PPP Reaching Out To Parties For Moot On Military Courts

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The opposition Pakistan Peoples Party (PPP) has started contacting political parties to extend invitation for a multi-party conference (MPC) on the revival of military courts to be hosted by it in Islamabad on March 4.

A PPP delegation headed by its newly-appointed secretary general Nayyar Bokhari visited Lal Haveli in Rawalpindi on Saturday and invited Awami Muslim League (AML) chief Sheikh Rashid Ahmed to the MPC.

Later, the PPP delegation met head of the Balochistan National Party-Awami Israrullah Zehri and Tehreek-i-Nifaz-i-Fiqah-i-Jafria chief Hamid Ali Shah Moosavi and invited them to attend the MPC.

Talking to Dawn, Mr Bokhari said the PPP had to take the initiative of convening the MPC because of government failure to develop a consensus on the crucial issue of revival of military courts to counter terrorism.

He criticised the government for initiating the process of consultations with the parties on the issue after the expiry of the previous law under which military courts had been set up for a two-year period.

Replying to a question, Mr Bokhari said so far the PPP leadership had decided not to invite the ruling Pakistan Muslim League-Nawaz (PML-N) to the conference. However, the PPP would invite the PML-N allies in the ruling coalition as he also plans to formally extend invitation to Jamiat Ulema-i-Islam-F (JUI-F) chief Maulana Fazlur Rehman and Pakhtunkhwa Milli Awami Party (PkMAP) leader Mehmood Khan Achakzai.

The PPP leader said he was scheduled to meet PML-Q president Chaudhry Shujaat Hussain in Lahore on Sunday and on Monday he would be meeting Awami National Party head Asfandyar Wali Khan.

He criticised the role of National Assembly Speaker Sardar Ayaz Sadiq over his act of presiding over meetings on military courts on behalf of the government, saying a speaker was always considered a non-partisan person.

Asked about differences between his party and the JUI-F over restricting the jurisdiction of military courts to ‘religious groups and sects’, Mr Bokhari said again the government was responsible for that situation as it had changed the draft of the proposed 21st constitutional amendment to which all parties had agreed with consensus.

Talking to reporters after his meeting with the PPP delegation, Sheikh Rashid suggested that all opposition parties should form an alliance against the government as such alliances had produced better results in the past.

Military courts were established and granted permission to try civilians charged with terrorism in Jan 2015 after a terrorist attack on the Army Public School in Peshawar in Dec 2014. The courts ceased to function on Jan 7 after the expiry of the two-year constitutional cover given to them.

Initially, not only the opposition parties, but the government allies — the JUI-F and the PkMAP — were also opposed to the idea of giving extension to the military courts. However, after the recent spate of terrorism across the country killing over 100 people and pressure from military circles, the parties have almost in principle agreed to revive the courts. The differences, however, persist over the draft of the amendment bill handed over to the parties by the government on Feb 17 suggesting a crucial amendment to Article 175(3) of the Constitution.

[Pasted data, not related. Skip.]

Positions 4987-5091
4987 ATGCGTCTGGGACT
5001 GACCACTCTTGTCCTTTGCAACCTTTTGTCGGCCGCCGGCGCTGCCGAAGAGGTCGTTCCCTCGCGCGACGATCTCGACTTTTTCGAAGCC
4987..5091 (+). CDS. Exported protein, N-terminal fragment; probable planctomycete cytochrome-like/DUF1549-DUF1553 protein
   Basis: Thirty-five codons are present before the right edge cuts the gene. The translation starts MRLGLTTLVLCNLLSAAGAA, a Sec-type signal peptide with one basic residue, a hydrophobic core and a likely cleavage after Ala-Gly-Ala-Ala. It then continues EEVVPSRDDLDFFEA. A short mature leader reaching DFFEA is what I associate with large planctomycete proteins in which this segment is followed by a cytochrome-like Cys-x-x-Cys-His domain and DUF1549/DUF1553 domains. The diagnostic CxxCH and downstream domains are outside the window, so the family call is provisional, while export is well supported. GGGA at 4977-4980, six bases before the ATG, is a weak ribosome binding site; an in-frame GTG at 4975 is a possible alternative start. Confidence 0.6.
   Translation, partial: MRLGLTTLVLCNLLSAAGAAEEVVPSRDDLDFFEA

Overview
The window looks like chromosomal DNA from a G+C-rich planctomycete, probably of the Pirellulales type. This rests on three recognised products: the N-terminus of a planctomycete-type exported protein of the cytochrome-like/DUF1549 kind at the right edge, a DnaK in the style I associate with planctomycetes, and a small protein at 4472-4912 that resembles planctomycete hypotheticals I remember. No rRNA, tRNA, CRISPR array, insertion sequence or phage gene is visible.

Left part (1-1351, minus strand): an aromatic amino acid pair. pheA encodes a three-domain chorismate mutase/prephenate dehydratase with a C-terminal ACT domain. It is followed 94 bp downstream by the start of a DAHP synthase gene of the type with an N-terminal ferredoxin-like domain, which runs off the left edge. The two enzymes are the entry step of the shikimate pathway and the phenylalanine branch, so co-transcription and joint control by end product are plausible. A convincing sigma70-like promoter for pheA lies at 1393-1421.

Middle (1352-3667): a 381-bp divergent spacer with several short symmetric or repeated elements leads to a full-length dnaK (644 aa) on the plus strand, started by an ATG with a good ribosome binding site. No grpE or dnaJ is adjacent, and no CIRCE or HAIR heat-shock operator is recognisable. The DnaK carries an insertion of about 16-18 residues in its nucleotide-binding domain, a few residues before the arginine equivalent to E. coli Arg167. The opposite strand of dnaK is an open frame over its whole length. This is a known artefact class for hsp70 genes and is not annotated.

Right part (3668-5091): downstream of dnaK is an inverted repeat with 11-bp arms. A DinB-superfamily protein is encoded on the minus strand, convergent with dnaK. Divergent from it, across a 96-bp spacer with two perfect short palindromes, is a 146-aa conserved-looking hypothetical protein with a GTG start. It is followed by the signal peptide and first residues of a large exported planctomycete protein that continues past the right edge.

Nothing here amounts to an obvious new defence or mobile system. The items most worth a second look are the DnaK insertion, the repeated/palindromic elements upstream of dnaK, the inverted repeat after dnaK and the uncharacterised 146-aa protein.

The opposition parties — the PPP, the PTI and the Muttahida Qaumi Movement — have declared that they will not endorse the government-proposed draft in its present form because the government has changed the draft without taking them into confidence and only to appease the JUI-F. The party was earlier opposing the government move, but now has agreed to support it after the government came up with an amended draft of the bill.

The opposition parties have objections to the government move to amend Article 175(3) of the constitution which had allowed military courts to hold trial of suspects “belonging to any terrorist group or organisation using the name of religion or a sect”. In the new draft, the government has removed the words “using the name of religion or a sect”, creating apprehensions among the opposition parties that the proposed law could be used against them for “arm-twisting or political victimisation”.

The opposition parties also oppose the three-year extension period, saying that a parliament which has been left with 15-month tenure cannot grant extension of three years as it will be considered an encroachment upon the powers of next parliament and government.

After Friday’s meeting of the parliamentary leaders, Law Minister Zahid Hamid had disclosed that the words “heinous and violent activities against the state” had been added to the proposed draft of the bill. In the meeting, the government had reportedly agreed to reduce the three-year period of military courts to two years.

Another meeting of the parliamentary parties will be held on Tuesday.

Courtesy: Dawn News

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